Kaladin was able to heal a soul-severed arm, and Szeth did not know that could be done at all – or rather, he knew (presumably from the experience of others, not his own) that it could not be done. Not with an Honorblade, anyway. Pretty cool parallel.
This was frustrating:
I am a Surgebinder, Kaladin thought as Dalinar looked over at him. I used Stormlight. He wanted to say the words, but they wouldn’t come out. Not in front of Elhokar and Adolin.
Storms. I’m a coward.
Yes, Kaladin, you are. This is the time to tell them. They’ve just seen you do something completely impossible; tell them the truth now, and they’d believe you. They’d be grateful, and awestruck, and delighted, and you would never have to hide it again. Right here, in this small group of (reasonably) trustworthy leaders, you could make things so much simpler for everyone. But no – you’re afraid they could and would somehow take it from you, so you just pretend it was sheer dumb luck.
Adolin, of course, gets even more suspicious because he was sure he saw Kaladin’s arm cut by the assassin’s blade. Pile that on top of the irritation at Kaladin’s failure to be appropriately subordinate in his behavior, and the incredibly weird fact that he stood firmly with the Kholins against a Shardbearing assassin, and the result is a very frustrated and confused Adolin. And he’s now extra wary of Kaladin, even as he tries not to be as paranoid as the king.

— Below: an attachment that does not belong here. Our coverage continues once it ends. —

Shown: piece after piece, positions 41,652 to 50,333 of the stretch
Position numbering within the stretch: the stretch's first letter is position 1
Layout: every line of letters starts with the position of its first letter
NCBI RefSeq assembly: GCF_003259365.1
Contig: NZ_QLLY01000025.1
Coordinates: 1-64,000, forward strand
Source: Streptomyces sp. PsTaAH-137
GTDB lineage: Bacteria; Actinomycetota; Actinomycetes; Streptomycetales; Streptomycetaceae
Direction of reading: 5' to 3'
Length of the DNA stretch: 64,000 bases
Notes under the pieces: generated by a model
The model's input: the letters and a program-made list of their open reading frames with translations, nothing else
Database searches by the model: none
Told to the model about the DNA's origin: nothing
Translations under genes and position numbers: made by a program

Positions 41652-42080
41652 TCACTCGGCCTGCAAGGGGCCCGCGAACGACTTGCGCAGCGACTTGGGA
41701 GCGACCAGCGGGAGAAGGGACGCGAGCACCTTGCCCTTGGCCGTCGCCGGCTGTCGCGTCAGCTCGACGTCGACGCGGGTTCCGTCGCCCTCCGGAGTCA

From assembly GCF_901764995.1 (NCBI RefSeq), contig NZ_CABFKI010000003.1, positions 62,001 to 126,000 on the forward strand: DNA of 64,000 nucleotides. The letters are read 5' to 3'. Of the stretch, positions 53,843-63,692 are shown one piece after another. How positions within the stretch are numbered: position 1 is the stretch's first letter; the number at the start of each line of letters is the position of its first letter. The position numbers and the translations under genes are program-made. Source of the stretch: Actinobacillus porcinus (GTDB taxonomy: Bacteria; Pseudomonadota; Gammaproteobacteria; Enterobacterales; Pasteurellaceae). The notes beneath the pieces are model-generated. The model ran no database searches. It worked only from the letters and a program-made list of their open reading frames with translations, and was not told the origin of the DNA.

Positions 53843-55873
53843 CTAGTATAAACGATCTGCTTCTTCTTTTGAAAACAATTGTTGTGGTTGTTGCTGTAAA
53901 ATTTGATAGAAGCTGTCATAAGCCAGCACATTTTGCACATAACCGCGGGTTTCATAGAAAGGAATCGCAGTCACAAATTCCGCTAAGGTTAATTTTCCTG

Also, as the only Shardbearer of the three facing the assassin, Adolin got stuck to the ceiling, while Dalinar did that awesome 'last-clap' and Kaladin tackled the assassin out through the hole in the wall. How embarrassing is that?
|“||"Thirty-eight days," Renarin read. "The end of all nations."||”|
Twenty-four days have passed since the first countdown writing was discovered. Considering the apparent lack of progress, that’s got to be a bit disturbing for Dalinar and company. With Renarin’s already-formed bond (his Shardblade screams at him from the get-go) and ... later developments, he might actually be the one who has done the glyph-writing.
(Same day as Chapter 31 and Chapter 32.)
Syl discovers that she knows several new things in this chapter: that Kaladin can heal himself from a Shardblade-severed arm; that he is not ready for more Words, but that with practice he could do all the things Szeth does; and that there’s something wrong with the amount of Light Szeth consumes when he uses his Blade. She approves of Beld’s willingness to die protecting, and of all the bridgemen's choice to protect. She also seriously disapproves of Kaladin’s failure to acknowledge that it was her warning he heeded, and that he is a developing Surgebinder.
Most significantly, she confirms that Szeth is using Windrunner powers, but that he has no honorspren. Readers knew that already (Syl may have stated as much in the previous chapter), but she is absolutely positive, here.
Nalan and Jezrien. Jezrien is pretty obvious: with all that chatter about protecting, plus both Kaladin and Szeth using the Windrunner skillset, and Kaladin healing himself with Stormlight, Jezrien pretty much had to be here. Readers might have expected Vedel rather than Nalan, given the healing, but Nalan it is ... probably for the false judgement of "Truthless" against him.
|“||"By the Almighty’s tenth name."||”|
Is the tenth name the holiest? The way Dalinar says it, perhaps there's not the tiniest bit of profanity involved.
Might there be another parallel between the death and resuscitation of Jasnah and Szeth? Jasnah was stabbed through the heart, and should have been dead, but her living Blade was able to heal her; Szeth (in the original) was cut through the spinal column with a Blade, and was ... just ... dead. He was only not-dead by the intervention of a Herald with a Regrowth fabrial. Is the difference between how they died, or how they were saved?
- Paraphrased from Alice Arneson